Don’t be cheap. Do a thorough cleaning of the home, including the carpet and tile. Also, do not do it yourself, hire a professional. For about $500, you can get a professional job that could set your home apart.

If your paint is in bad shape, you should, at the very minimum, do a touch up. If it has been many years since you have painted your home, a touch up will not work. The fresh spots would stand out like a sore thumb. You will need to do a full repaint. Dollar for dollar, this is one of the best ways to improve the value of your home, just be sure to stick to neutral colors.

Next, consider the curb appeal of your home. Go to the street and give it a good look, this is the first view your buyer will get. Make sure the lawn is neatly trimmed and remains that way through the entire sale. If the mulch beds need work, go in and clear all the weeds and apply a fresh layer of mulch. Also, you would be amazed at what $20 in flowers will do.

Finally, the staging. Organize your furniture so that the rooms flow together. You want to see wide open spaces and clear pathways. Also take the time to declutter and remove any personalization. You want people to think your home is bigger than it is and that there is plenty of room for storage. This means, clean out the closet. Half the closet rods should be empty.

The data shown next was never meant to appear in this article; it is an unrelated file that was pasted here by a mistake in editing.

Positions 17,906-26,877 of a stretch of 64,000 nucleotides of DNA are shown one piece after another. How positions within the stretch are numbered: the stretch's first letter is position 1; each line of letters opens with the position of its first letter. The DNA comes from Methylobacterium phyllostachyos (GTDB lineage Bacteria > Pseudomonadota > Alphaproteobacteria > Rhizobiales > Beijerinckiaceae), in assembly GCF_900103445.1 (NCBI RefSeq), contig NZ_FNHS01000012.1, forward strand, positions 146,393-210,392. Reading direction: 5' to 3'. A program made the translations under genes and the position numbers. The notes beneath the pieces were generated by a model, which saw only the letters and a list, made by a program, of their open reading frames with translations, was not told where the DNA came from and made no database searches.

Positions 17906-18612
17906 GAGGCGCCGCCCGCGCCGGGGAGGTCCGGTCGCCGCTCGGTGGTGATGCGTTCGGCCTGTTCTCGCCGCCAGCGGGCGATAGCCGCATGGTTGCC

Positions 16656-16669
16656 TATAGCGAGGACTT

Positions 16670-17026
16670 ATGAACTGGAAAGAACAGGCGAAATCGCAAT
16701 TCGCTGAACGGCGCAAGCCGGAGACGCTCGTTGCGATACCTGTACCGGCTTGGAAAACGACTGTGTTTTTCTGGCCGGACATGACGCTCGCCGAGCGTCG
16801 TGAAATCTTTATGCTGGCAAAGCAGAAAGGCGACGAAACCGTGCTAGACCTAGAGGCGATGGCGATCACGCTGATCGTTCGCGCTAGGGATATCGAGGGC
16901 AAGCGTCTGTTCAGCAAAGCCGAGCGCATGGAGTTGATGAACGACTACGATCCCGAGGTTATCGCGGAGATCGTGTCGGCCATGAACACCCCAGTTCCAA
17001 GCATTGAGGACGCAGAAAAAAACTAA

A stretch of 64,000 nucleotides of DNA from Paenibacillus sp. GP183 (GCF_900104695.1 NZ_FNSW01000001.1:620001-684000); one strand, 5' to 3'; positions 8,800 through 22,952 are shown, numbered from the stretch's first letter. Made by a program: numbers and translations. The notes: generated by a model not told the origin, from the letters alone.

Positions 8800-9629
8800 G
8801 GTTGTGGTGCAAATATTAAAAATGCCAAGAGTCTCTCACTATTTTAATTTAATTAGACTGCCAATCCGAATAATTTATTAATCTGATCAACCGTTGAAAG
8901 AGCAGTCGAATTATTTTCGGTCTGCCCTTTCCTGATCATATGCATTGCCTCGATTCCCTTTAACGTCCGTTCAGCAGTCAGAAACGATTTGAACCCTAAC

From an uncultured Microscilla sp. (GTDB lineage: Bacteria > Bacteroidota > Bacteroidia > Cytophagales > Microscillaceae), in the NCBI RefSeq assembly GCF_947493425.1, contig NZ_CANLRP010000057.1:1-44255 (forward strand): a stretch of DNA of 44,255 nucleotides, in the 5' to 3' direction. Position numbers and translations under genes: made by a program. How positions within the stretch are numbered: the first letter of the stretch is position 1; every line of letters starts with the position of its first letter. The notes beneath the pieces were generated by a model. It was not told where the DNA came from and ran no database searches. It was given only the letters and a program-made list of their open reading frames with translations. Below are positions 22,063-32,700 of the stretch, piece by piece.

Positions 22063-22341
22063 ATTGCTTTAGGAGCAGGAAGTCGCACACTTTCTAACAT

4. Not Taking Professional Photos

Most Realtors know how important a photo is, if they do not, you need to remind them.

Most buyers these days shop for their home online before they do so in person. The first view of your home will be picture, so make sure it is a good one. This means a professional picture, not one from you or your Realtor’s camera phone.

We have probably all seen those poor listings with the blurry pictures that fail to show off the key assets of a home. There is usually even a bathroom shot where you can see the photo taker in the mirror with their phone. Don’t make this mistake.

5. Not Being Emotionally Prepared

Selling a home is a big deal and there is a lot to put up with. You need to be prepared for a stressful couple of weeks as you wait for offers, negotiate and have to live in a state of constant chaos.

You will have to be prepared to leave your home at any time. You will get a text out of the blue requesting a showing and the last thing that you want to do is turn it down. This means that you have to have a place for you, your kids and possibly your pets to go at all times. In addition, it means that you have to have your home “show ready” all the time.  If you have another place to stay, it is almost always a better idea to just move out for a few weeks.

In addition, you need to deal with the stress of handling offers. They might not come for days or even weeks. When they do come, they might be low ball offers. Don’t get offended, simply respond to them with a good counter or decline them.

Finally, you have to realize that things are going to take time. Even relatively quick sales can be a 3 month process. You have to get the home prepped, listed, field offers and then finally accept one. Then you have to deal with home appraisals, inspections and the inevitable closing issues.

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James Car is a finance, loan and budget expert based in the United States. After attending Brookhaven college, he went on to become a successful entrepreneur. He now enjoys writing articles that help people save and make the most of their money.